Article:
Valeriy Solokov: The special skill of playing the violin
I heard the Ukrainian violinist Valery Solokov in concert only once. It was very long ago, but I remember everything about it. Most of all, I remember his magnificent sound—one of the most beautiful violin sounds I have ever heard since. I remember how stylish and handsome he looked on stage. I remember how accomplished he was with the orchestra; the smiles, the looks of complicity.
Valeriy started the violin in a small middle school in Ukraine. At the time he was also enrolled in ballet school. The two schools were next to each other. For several years the young boy was wondering if he would be playing the violin or dancing ballet. But when he was younger the violinist says that he was kind of chubby so in the end the choice was made by itself. In the Russian and Ukrainian cultures, parents make children study a lot of different subject on a high level in order to develop their abilities. Therefore the violinist studied English, rhythmic, arts, etc. He was good at playing the violin and his violin teacher pushed him, as did his mother. From then on he was almost only playing the violin. Valeriy says he never really had choice of playing or not. He was doing what he had to do. That was what he was doing all day long. Of course he wanted to have fun and be with normal kids instead but he felt the pressure of doing well.
At a relatively early age, the young man left his parents’ home in Ukraine to go study at the Menuhin Music School near London. Leaving his home gave him a kick but again it was also a lot of pressure. “Of course I did all kind of things when I had the freedom out of my parents’ sight but I always felt the pressure from back home,” he remembers. “So I always tried to do well. Plus there was the motivation of wanting to be different. There are many people in Ukraine and in this world and I ought to be different.”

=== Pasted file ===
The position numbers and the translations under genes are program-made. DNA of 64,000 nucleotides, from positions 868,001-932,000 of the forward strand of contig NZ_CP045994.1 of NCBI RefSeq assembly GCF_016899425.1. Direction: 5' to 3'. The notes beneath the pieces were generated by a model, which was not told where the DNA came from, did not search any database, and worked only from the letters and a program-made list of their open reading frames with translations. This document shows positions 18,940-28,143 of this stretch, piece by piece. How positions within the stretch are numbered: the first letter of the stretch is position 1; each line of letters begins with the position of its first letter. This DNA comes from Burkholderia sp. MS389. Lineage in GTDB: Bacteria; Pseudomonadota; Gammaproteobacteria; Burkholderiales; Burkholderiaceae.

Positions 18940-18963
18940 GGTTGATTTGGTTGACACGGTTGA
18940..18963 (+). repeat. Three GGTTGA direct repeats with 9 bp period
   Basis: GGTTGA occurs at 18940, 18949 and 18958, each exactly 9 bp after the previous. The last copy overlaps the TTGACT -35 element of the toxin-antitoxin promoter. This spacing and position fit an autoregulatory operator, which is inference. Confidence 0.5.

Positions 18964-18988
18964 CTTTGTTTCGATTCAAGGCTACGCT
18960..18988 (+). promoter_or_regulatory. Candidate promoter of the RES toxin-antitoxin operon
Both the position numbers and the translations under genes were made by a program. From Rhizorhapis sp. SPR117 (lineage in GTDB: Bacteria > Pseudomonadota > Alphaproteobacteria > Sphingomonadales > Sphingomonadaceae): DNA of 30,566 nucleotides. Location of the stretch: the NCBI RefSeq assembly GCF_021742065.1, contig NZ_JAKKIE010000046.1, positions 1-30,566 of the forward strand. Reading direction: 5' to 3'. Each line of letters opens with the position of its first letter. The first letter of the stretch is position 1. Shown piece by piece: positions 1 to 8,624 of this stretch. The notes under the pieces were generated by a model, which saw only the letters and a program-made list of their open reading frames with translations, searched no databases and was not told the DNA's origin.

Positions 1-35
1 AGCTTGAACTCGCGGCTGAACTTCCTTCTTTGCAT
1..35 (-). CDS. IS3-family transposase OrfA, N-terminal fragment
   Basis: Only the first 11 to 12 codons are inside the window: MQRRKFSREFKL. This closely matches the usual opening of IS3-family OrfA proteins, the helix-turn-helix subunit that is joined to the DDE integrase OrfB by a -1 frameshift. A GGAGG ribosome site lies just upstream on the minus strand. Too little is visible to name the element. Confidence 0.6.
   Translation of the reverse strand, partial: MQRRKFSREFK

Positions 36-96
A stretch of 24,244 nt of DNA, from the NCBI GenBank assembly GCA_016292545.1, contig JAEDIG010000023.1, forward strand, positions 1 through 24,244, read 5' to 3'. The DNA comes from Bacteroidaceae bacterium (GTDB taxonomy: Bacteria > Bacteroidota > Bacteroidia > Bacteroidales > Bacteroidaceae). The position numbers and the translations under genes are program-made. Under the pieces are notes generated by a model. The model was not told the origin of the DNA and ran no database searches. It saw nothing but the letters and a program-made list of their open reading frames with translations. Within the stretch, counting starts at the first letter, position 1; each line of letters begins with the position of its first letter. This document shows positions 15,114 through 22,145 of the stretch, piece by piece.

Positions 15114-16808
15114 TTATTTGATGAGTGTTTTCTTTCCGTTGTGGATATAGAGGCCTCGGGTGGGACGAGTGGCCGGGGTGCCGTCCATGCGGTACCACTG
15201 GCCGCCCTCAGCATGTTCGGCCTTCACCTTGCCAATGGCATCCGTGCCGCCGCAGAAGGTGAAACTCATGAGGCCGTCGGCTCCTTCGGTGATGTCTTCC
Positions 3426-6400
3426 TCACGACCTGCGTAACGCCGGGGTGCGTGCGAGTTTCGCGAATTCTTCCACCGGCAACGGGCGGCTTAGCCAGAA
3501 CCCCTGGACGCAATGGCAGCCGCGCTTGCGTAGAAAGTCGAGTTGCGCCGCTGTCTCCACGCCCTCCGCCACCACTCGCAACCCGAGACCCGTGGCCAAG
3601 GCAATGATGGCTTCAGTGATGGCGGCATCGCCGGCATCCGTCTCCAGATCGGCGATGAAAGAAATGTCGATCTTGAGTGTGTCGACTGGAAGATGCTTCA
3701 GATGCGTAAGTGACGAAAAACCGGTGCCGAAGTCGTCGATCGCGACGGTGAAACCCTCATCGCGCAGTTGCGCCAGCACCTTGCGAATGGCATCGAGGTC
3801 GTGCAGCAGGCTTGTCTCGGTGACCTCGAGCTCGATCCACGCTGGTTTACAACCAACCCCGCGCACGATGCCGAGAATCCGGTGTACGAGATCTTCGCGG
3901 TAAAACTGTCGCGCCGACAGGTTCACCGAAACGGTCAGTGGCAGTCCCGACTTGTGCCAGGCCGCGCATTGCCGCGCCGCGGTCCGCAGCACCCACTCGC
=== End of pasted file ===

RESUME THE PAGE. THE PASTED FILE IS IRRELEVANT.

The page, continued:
After all Valeriy says he is very happy to be a violinist. “It’s so interesting all the time. I learn how to be a better person everyday in all aspects. Not only on a music training level but also on the personal level. I am not such a media person. I am not interested in showing-off. I am just trying to do my best, playing concerts everywhere, playing with great people. Giving happiness around.”
For him playing the violin is worth it. First of all it’s very difficult to learn but when you have learned it it’s such a special skill to have. “The best with it is that you don’t need to know people’s language to communicate and meet with people, to travel all around the planet and see different places.” By learning how to play the violin you learn a very handy means. By learning how to play the violin you make sure people will accept you wherever you go, people will accept you because of how you do things. “It’s incredible there is almost no other professions that offer you such a lucky way of doing thing, that offer you a passkey to people,” adds the young man. Of course you have to be good in what you are doing and you have to have something to say. With music if you want to do it well you have to be perfect. Daily practice is not doing all the tricks to stay at the top, reminds the violinist. You also have to attempt to be up-to-date with everything that is going on around. “I feel a little too small to answer the question whether it worth playing the violin or not but what I am sure of is that it’s very important to do something that you are very good at.”
The violinist especially loves playing the 20th century repertoire because it’s a language close to ours. It’s fresh, contemporary; it feels like it’s simply telling about us. That said, the young man is also interested in understanding and playing very well the classical repertoire; the great Schubert Sonatas and Beethoven and Mozart Sonatas. “Contemporary music, baroque music; you play what you like. If you like to play contemporary music please do. If you play this music just to be fashionable, to please a certain type of people and be famous, that‘s another reason. We can’t condemn it, it depends on what you are looking for.”
You have to be true to yourself, find you own ways and enjoy the process, believes Valeriy. “Competitions, for instance, are very important but not so much for the result. Competitions are very important because they make you play better.” The next season will be very busy for the violinist. For next, the violinist just hope to keep playing as well as he can. In fact with music you never know what is going to happen, so you better do the best you can, take the opportunity and enjoy the moment.
Published on Violinist.com on July 2014: